“SHINED A SEARCHLIGHT INTO EVERY MURKY CORNER OF WALL STREET”
PECORA, Ferdinand. Wall Street Under Oath. New York: Simon and Schuster, (1939). Octavo, original blue cloth. $3800.
First edition of Pecora’s electrifying account of his key role as chief counsel in the dramatic 1930s Senate hearings on Wall Street’s role in the 1929 Stock Market Crash, hearings that, in Pecora’s own words, “cast a vivid light upon the uninhabited mores and methods of Wall Street,” ranked with Watergate in their impact, laying the groundwork for long term financial reform and prompting FDR to name Pecora a commissioner of the newly formed SEC.
"For 16 months in the depths of the Great Depression, Ferdinand Pecora, a former New York prosecutor turned Senate inquisitor, captivated the country. He chronicled how, in the run up to the 1929 crash, Wall Street's elite financiers manipulated stocks, dodged taxes and collected enormous bonuses for peddling shoddy securities to unsuspecting Americans." As Pulitzer Prize-winning historian Ron Chernow notes, "Pecora was the perfect foil to the posh bankers who paraded before the microphones… When he was hired for $255 per month by the Senate committee, Pecora was earning less money than most Wall Street mandarins disbursed weekly in pocket change. Pecora was meticulous in preparation and legendary in stamina, mastering reams of material and staying up half the night before interrogations… The hearings started in a modest committee room, but as the public was swept up in the drama, they shifted to a stately caucus room, illuminated by chandeliers and flashbulbs. As it gained momentum, the inquiry expanded until it shined a searchlight into every murky corner of Wall Street. Pecora exposed a stock market manipulated by speculators to the detriment of small investors who could suddenly attach names and faces to their losses… On Black Thursday of 1929, the nation had applauded a seemingly heroic attempt by major bankers, including Albert Wiggin of Chase and Charles Mitchell of National City, to stem the market decline. Pecora showed that Wiggin had actually shorted Chase shares during the crash, profiting from falling prices. He also revealed that Mitchell and top officers at National City had helped themselves to $2.4 million… By the time Pecora got through with the bankers, Senator Burton Wheeler of Montana was likening them to Al Capone and the public referred to them as 'banksters,' rhyming with gangsters.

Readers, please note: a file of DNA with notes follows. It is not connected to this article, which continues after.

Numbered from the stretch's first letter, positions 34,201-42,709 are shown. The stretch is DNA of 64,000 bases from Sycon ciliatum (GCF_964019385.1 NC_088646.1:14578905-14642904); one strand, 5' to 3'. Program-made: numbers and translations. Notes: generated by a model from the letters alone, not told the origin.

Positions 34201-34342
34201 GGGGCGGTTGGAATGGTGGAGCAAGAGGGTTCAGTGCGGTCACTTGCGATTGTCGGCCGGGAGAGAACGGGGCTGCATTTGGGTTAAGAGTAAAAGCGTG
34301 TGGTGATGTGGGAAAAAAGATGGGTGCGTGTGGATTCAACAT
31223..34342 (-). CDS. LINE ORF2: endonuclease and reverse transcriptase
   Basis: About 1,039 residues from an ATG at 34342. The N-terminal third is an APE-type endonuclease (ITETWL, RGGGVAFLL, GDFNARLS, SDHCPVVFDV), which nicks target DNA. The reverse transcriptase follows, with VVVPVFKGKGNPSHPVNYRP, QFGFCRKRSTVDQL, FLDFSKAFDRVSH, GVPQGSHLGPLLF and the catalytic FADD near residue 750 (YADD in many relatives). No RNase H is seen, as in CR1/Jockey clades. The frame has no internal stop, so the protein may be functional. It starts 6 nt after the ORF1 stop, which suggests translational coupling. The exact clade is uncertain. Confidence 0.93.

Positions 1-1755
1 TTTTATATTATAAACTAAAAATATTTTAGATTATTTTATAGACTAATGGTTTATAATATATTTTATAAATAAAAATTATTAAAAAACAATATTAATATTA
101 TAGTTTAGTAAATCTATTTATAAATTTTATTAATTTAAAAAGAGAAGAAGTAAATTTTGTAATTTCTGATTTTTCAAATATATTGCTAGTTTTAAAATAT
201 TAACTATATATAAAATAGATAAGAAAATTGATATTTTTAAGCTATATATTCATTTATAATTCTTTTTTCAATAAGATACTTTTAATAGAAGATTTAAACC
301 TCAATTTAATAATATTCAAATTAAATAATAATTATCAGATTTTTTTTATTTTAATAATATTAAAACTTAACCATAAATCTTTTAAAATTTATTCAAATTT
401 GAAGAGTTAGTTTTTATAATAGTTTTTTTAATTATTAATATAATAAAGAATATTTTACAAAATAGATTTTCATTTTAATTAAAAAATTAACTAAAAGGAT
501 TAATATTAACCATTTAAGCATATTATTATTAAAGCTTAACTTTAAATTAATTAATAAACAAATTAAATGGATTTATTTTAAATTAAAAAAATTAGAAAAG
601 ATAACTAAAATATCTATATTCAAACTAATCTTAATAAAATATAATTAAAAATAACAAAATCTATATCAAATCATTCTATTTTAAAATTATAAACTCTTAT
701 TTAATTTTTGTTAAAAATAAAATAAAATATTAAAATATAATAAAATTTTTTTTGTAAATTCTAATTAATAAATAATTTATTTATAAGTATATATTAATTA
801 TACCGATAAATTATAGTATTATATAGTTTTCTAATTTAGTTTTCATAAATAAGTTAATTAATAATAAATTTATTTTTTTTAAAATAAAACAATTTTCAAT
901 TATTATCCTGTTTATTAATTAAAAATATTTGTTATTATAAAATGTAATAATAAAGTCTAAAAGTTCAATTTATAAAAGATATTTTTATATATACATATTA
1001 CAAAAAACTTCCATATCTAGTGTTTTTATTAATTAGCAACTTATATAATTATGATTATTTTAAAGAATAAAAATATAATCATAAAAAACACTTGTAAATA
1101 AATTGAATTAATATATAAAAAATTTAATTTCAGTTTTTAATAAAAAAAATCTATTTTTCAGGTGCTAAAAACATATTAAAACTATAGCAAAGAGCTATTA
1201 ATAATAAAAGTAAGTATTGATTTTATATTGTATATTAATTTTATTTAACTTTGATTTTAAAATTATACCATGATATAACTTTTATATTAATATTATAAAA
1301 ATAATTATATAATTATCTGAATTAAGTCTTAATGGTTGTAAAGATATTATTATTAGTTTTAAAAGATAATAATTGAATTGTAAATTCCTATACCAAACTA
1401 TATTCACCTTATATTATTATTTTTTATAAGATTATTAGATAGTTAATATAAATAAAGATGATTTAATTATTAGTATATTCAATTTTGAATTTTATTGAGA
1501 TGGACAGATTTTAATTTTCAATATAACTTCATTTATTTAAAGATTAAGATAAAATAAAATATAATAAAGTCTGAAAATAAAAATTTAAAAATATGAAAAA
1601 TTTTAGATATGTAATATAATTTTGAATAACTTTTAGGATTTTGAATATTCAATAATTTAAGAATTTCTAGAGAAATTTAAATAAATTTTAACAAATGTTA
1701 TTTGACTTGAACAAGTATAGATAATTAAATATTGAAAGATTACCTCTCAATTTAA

"With a public aching for retribution, Pecora was playing with combustible chemicals, and Wall Street complained that he was destroying confidence. President Franklin Roosevelt retorted that the bankers 'should have thought of that when they did the things that are being exposed now… In implacable style, Pecora badgered [House of] Morgan partners into admitting that they had paid no taxes for 1931 and 1932—an incendiary revelation when the country was undertaking huge public works projects to combat unemployment… No less inflammatory was exposure of Morgan's 'preferred list' by which the bank's influential friends participated in stock offerings at steeply discounted rates… One Morgan partner, George Whitney, lamely explained that the intent was to safeguard small investors by preventing them from assuming such risk. To which Pecora responded tartly in his best-selling book, Wall Street Under Oath, 'Many there were who would gladly have helped them share that appalling peril!"
Donald Ritchie, the associate historian for the Senate, ranks "the Pecora committee as one of the most effective among congressional inquiries, second perhaps to the Watergate hearings 'in terms of its impact on the nation… The Pecora hearings laid the groundwork for financial reform legislation… The Securities Act of 1933, the Glass-Steagall Act of 1933 and the Securities Exchange Act of 1934—all addressed abuses exposed by Pecora" (New York Times). In 1934 FDR appointed Pecora one of the first commissioners of the newly formed Securities Exchange Commission. "After serving only six months, however, he was appointed by New York governor Herbert Lehman to the state supreme court in 1935. In that same year he was elected to a full 14-year term and was reelected in 1949" (ANB). In 1939 Pecora published Wall Street Under Oath to remind the nation "what Wall Street was like before Uncle Sam stationed a policeman at its corner, lest, in time to come, some attempt be made to abolish that post" (xi). First edition with "no printing or edition notice" on copyright page (Zempel & Verkler, 407). With one page of publisher's advertisements at rear; without very scarce dust jacket. Evidence of inkstamp to half title, title page recto and verso, and rear free endpaper.
Text fresh and clean, expert restoration to endpapers and title pages, cloth fresh with one minor spot of restoration on spine. An extremely good copy.